Does auditor designation by the regulatory authority improve audit quality? Evidence from Korea

Research output: Journal Publications and Reviews (RGC: 21, 22, 62)21_Publication in refereed journalpeer-review

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Detail(s)

Original languageEnglish
Pages (from-to)207-230
Journal / PublicationJournal of Accounting and Public Policy
Volume28
Issue number3
Publication statusPublished - May 2009
Externally publishedYes

Abstract

In Korea, the regulatory authority designates external auditors for firms that are deemed to have strong incentives and/or great potential for opportunistic earnings management, and mandates these firms to replace their incumbent auditors with new designated auditors and to retain them for a certain period, typically one to three years. We call this regulatory regime 'auditor designation'. This paper investigates whether the auditor designation rule in Korea is effective in deterring managers from making income-increasing earnings management. Consistent with our hypothesis, we find that the level of discretionary accruals is significantly lower for firms with designated auditors than firms with a free selection of auditors. We also find that firms with mandatory auditor changes (i.e., auditor designation) report significantly lower discretionary accruals compared to firms with voluntary auditor changes. The above findings are robust to a battery of robustness checks. Overall, our results are consistent with the notion that the auditor designation enhances audit quality and thus the credibility of financial reporting. © 2009.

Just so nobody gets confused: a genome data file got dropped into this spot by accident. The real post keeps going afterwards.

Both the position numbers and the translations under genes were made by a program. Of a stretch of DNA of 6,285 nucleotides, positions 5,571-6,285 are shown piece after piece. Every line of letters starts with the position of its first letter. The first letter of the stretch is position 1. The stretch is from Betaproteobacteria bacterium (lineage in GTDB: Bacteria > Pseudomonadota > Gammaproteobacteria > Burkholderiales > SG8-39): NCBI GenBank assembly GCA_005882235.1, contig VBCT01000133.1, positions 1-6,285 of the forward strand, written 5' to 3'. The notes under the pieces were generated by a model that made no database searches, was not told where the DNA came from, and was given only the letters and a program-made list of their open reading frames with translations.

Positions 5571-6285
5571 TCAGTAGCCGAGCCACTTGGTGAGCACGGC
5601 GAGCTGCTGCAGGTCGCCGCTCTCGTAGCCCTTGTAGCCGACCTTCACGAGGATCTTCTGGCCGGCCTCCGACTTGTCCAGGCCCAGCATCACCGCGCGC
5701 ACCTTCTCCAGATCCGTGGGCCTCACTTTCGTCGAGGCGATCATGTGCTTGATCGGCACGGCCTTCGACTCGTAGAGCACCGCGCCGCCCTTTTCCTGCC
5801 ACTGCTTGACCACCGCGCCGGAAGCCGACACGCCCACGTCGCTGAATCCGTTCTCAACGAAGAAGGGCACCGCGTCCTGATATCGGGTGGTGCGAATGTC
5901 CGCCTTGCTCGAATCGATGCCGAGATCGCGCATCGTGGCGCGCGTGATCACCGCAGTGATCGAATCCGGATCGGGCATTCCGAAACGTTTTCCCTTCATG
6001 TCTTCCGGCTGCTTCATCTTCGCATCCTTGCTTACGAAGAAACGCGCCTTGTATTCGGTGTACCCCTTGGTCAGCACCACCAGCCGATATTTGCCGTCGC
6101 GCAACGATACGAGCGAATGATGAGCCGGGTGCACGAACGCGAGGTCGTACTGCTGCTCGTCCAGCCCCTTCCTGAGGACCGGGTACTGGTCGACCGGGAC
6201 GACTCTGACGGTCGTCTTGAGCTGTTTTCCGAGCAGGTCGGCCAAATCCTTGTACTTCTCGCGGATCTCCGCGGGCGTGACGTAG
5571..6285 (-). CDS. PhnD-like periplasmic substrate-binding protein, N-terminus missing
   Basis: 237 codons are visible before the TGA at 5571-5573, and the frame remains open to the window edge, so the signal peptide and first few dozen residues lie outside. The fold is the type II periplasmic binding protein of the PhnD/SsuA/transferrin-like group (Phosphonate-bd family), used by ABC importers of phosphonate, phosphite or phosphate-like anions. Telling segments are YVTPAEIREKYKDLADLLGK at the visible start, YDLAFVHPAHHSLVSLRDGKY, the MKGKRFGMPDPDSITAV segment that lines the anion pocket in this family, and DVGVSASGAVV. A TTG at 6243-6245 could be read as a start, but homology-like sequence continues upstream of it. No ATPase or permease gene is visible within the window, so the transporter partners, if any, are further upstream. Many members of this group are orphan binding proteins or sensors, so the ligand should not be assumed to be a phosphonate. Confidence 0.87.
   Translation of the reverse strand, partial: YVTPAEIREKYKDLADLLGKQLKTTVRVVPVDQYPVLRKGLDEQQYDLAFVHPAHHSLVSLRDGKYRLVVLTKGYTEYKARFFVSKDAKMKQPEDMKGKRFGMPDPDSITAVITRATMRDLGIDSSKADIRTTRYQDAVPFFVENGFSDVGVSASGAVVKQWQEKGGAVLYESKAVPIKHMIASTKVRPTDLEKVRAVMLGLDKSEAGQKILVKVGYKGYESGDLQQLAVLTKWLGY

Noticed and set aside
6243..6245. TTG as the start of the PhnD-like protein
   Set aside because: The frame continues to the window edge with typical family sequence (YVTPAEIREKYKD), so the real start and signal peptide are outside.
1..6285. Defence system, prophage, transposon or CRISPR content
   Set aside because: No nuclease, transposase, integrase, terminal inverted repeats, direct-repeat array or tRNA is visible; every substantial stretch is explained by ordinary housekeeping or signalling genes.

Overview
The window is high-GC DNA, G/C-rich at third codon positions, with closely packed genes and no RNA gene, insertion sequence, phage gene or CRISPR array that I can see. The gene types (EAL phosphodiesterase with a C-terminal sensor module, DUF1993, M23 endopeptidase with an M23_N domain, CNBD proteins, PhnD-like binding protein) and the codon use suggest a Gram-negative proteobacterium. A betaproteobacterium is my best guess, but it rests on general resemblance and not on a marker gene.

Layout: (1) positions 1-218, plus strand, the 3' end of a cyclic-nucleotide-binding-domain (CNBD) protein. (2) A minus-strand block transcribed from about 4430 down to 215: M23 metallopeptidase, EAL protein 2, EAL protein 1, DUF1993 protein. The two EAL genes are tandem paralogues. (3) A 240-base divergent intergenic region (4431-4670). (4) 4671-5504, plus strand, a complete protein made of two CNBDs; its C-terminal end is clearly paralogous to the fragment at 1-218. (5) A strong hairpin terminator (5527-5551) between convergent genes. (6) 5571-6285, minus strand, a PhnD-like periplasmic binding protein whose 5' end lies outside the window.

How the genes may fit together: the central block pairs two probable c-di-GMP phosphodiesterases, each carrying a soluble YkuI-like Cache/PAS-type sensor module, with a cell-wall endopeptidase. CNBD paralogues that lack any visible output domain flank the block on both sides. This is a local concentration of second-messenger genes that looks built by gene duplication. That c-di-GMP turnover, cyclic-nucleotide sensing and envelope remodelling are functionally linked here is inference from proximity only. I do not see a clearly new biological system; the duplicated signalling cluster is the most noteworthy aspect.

Research Area(s)

  • Audit Quality, Auditor designation, Earnings management